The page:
Some will paint you as anti-teacher if you support the bill or reopening the contracts. Not true. I have a lot of teachers who are my friends. If any of them were still speaking to me, you could ask them and they might tell you so.
With that in mind, here are a couple truths we should hold to be self-evident:
- The majority of teachers and other state employees are good, hard-working people who just want to put food on their table, and have dreams of success and moving ahead, like all of us.
- Just like the private sector, there are a few state employees and teachers who are lazy buffoons, who somehow, despite all known wisdom and logic, find a way to skate by. Some skate by because they are in a union and have tenure. Or maybe they’re just extremely lucky, have a knack for looking busy and perhaps have damning photos of their boss during his trip last year to Thailand.
- Anti-union people say unions protect bad teachers. But if I added up all the teachers all my children have had at Kenosha Unified in their lifetime, that’s about 120 of them. Of those, maybe three or four fit into the “bad” category. That’s an awfully low number.
- I’m all for a teacher’s union and representation to a point, but draw the line at teachers collectively bargaining for their health insurance, and for very good reason. They refuse to take anything but the WEA Trust insurance, which is owned and operated by the teacher’s union. Any money paid for this insurance goes back to the union. I’m OK with that, too, if the union administered their insurance in a more cost-effective manner. But the district routinely has offered the teachers the same kind of insurance coverage from a different company that would have cost, on average, $5 to $10 million less per year.
- The district is currently locked into a three-year insurance deal with the WEA Trust, after the union-run insurance came in cheaper than United Healthcare for the first time since 2004. The caveat was the district had to put everyone under WEA Trust, even those not in the union, and had to agree to the three-year lock. They will tell you this move saved $2.4 million this year, and is projected to save $7.2 million more by 2013. The problem is, “projected” is speculative guessing at best. They have no idea what other insurance companies would offer the same coverage for, because they won’t even hear about other plans. What they don’t say is the WEA Trust insurance was so overpriced in the past, it cost taxpayers between $35 and $70 million since 20004. Whether you take the lower number or the higher number, subtract the current savings, it doesn’t come close.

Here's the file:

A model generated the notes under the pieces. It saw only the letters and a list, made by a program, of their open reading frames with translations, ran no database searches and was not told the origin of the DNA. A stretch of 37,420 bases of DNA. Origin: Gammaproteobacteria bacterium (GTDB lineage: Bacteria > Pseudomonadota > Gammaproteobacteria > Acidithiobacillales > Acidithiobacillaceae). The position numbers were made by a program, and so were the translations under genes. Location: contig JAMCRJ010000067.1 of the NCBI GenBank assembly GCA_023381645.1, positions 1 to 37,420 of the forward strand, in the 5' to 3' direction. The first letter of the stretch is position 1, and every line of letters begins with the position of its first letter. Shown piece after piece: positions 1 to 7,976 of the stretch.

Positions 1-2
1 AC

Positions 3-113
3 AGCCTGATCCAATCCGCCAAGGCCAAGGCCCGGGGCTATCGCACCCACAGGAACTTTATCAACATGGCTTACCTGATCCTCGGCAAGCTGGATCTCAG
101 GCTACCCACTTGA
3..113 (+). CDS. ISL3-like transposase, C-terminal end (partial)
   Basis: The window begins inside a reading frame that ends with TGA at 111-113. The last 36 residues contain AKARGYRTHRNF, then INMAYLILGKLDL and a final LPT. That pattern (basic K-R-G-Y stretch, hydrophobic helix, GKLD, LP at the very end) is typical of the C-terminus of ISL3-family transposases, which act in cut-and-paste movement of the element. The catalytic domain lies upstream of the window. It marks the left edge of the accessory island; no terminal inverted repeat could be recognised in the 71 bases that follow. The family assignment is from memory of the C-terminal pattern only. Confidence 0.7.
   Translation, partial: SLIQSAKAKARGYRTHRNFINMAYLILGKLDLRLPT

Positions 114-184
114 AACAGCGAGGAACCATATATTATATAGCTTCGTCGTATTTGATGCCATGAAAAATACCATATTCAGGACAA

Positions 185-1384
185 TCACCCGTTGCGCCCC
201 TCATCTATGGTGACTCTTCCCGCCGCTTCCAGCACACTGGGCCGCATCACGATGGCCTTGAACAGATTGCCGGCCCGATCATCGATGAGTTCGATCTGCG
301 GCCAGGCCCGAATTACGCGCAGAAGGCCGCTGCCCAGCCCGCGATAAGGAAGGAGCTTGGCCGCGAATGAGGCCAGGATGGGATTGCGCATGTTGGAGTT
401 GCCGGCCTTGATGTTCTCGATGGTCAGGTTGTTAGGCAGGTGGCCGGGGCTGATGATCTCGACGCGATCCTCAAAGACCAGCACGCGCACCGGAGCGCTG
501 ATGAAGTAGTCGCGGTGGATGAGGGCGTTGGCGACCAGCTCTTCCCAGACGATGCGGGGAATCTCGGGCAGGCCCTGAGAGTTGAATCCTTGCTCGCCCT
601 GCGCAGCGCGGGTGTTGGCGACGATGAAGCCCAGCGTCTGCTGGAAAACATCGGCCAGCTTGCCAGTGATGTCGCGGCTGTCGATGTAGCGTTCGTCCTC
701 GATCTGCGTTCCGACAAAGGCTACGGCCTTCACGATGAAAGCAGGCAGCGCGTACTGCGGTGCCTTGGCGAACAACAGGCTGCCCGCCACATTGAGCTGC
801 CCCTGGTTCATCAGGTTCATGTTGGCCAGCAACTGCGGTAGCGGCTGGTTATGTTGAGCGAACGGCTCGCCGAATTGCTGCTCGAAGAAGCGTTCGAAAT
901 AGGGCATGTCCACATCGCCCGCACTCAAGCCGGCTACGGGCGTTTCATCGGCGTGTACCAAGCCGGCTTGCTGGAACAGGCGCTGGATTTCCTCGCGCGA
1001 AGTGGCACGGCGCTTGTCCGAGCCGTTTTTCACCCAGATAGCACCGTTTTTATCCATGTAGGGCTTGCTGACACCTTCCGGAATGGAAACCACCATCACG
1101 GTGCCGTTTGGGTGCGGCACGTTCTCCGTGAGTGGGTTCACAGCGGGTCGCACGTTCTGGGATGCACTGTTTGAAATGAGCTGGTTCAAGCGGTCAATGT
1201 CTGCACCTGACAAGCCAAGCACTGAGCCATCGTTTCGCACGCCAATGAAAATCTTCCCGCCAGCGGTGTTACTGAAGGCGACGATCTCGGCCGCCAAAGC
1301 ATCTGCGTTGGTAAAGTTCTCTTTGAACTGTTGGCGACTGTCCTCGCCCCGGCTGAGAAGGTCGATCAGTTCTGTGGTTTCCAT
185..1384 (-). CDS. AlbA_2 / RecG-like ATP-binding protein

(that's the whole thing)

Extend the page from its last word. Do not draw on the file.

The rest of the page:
Now teachers and other state employees have had the nerve to say if The Gubner wants public servants to kick in more on their pensions and healthcare, then he should lead the way since he makes $137,000 a year, and will probably take a large portion of that salary after he leaves office.
They are right on that one. Real leaders lead by example. He should contribute 10 percent.
And they say this isn’t about balancing a budget, it’s all about union busting.
There may be some truth to both sides of that argument.
But if the union wants me to empathize with them, how come they don’t seem to care about the 375 teachers who face potential layoffs?
It doesn’t sound like they are practicing the solidarity that they preach.
In the military, we never left the wounded or dying on the battlefield. But in this case, I guess 375 teachers are just collateral damage.
Gary Kunich is a Kenosha resident. He was a reporter and columnist at the Kenosha News, where he covered the Kenosha Unified School District as his beat. Before that, he was in the Air Force for a heck of a long time.